In their recent newsletter IASA have reported that Microsoft will end it's Microsoft Certified Architect Program for Infrastructure and Solutions and cover the cost to transfer existing MCA holders to CITA-P.
Here's the full press release below:
Austin, TX, (PRWEB) May 3, 2010 -- In a conference call and email announcement on Wednesday April, 28, Microsoft Learning announced that it would discontinue offering the Infrastructure and Solutions architect certifications, and would fund the migration to the Certified IT Architect Professional (CITA-P) offered by the International Association of Software Architects (IASA).
IASA has created a grandfathering process to allow easy adoption of the CITA-P certification for current Microsoft Certified Architects holding the Solutions or Infrastructure specialization. As MCA's have already gone through a rigorous interview process similar to the CITA-P Board review, the grandfathering process focuses on mapping skills and experience to the IASA skills taxonomy.
Andy Ruth, the Vice President of Education for IASA, launched the MCA Infrastructure and the MCA Solutions credential in 2004 while with Microsoft Learning. According to Microsoft, the credentials were launched to help establish the IT Architect profession at a time when the IT industry needed thought leadership and architectural taxonomy.
Ruth believes the profession should be self managed by the practitioners in the form of a professional association, as in other industries--medical, legal, etc. "The certification of a profession needs to be run by the profession, not from within a vendor with a specific product or technology. Microsoft releasing the certification to IASA is recognition of that."
"IASA is not trying to sell a product or specific technology, so individuals and organizations can be confident there are no ulterior motives in their certification and education programs," said Paul Preiss, CEO of IASA.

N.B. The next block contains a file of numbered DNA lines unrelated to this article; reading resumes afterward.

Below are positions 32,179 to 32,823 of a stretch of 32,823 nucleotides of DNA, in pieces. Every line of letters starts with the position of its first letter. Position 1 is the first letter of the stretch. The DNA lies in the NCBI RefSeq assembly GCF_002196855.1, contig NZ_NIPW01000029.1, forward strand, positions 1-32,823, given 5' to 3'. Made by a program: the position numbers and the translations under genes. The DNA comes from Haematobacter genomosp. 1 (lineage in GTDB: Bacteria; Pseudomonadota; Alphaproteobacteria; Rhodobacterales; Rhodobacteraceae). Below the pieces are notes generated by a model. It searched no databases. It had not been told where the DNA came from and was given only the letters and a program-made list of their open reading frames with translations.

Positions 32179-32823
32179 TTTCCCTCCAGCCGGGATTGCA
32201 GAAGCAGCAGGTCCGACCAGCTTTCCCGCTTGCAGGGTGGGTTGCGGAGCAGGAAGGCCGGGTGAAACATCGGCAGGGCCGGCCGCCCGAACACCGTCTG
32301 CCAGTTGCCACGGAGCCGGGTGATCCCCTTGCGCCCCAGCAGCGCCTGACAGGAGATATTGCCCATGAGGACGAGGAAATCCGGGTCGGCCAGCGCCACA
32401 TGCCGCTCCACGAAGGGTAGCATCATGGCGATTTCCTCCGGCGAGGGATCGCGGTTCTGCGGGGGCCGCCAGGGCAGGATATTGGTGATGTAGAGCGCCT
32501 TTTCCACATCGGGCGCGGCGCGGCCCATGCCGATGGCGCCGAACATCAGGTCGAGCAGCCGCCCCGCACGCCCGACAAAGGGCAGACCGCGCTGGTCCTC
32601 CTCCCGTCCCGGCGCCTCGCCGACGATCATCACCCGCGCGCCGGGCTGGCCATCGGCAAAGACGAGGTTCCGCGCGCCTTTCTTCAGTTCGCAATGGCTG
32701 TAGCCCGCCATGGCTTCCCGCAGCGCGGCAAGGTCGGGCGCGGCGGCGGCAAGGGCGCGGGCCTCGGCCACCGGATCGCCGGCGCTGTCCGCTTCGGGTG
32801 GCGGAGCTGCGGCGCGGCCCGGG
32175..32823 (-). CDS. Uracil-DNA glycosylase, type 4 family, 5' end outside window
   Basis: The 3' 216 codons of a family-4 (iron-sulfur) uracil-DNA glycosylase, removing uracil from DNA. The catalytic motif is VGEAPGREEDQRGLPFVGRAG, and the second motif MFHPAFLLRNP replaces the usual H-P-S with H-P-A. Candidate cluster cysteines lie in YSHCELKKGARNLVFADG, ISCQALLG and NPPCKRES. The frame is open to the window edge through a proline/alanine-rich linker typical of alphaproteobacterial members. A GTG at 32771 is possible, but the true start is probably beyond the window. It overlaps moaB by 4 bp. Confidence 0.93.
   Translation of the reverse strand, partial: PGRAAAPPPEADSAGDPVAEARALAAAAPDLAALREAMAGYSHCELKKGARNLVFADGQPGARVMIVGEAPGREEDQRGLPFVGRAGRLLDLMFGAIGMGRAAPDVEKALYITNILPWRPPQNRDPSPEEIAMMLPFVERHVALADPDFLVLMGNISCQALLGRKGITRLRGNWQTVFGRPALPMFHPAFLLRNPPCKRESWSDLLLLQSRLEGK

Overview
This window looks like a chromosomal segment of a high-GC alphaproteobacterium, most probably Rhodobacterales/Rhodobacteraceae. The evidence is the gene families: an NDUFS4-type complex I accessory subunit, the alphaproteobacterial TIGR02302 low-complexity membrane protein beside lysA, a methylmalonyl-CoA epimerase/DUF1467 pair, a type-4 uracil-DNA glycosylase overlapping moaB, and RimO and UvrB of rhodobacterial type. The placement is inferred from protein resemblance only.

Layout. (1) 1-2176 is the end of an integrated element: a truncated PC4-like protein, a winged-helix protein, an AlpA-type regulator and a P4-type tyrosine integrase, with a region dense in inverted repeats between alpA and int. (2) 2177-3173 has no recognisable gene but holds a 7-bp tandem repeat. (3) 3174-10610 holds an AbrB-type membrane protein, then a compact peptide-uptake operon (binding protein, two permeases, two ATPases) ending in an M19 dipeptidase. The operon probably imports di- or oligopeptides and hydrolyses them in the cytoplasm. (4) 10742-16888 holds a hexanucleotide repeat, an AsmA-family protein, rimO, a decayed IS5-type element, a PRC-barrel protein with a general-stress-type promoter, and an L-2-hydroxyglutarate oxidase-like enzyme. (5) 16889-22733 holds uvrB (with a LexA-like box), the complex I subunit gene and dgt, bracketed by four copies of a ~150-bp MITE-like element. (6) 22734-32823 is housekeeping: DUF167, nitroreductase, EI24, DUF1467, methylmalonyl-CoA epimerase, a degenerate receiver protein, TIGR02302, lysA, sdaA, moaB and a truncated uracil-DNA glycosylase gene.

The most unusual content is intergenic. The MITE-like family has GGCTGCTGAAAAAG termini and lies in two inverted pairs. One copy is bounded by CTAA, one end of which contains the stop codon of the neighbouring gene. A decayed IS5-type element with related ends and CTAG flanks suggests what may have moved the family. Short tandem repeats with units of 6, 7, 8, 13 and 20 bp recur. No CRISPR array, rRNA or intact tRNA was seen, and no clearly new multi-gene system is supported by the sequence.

"IASA's mission is to support architects on their career path, and ensure they have the skills and knowledge necessary to deliver on the core value proposition of the profession: to make and save their employer money through the use of information technology (IT)."
Darren Day, Microsoft Certification Business Manager, who hosted the call for Microsoft said that IASA has "developed large and supportive communities dedicated to the IT Architect profession." He continued, "They are technology agnostic, respected in the industry, and offer trusted IT architectural programs and credentials for the breadth architect."
Jim Wilt, Chief Software Architect at Metrics Reporting, a member of IASA, and MCA-Solutions Certified Architect said the transition to CITA-P was a good idea. "Because the association built a community of practicing architects by initially developing training and education programs and then received input from that community prior to releasing a certification, IASA is a natural fit to certify architects who have the skills and experience necessary to perform at an industry level."
In the six years of the MCA program, 113 solutions and infrastructure architects completed the certification. The CITA-P adoption path has been much quicker as 23 IT Architects have already gone through the certification. With the MCA grandfathering, upcoming boards scheduled in Ireland, India, and the US, IASA expects to double that number this calendar year. For more information on IASA or the CITA-P, visit the IASA website.
For MCAs that do not choose to migrate to the IASA CITA-P, Microsoft will pay for a three year membership fee in The Open Group's Association of Open Group Enterprise Architects (AOGEA). Though the Open Group does offer two certifications, TOGAF and ITAC, it was determined that neither of these mapped to the MCA Solutions or the MCA Infrastructure.
Microsoft will continue to offer the depth Architect credentials that are Microsoft technology specific, including Microsoft Exchange, SQL, Windows Server - Directory, OCS and Share Point. More information on these certifications can be found at www.microsoft.com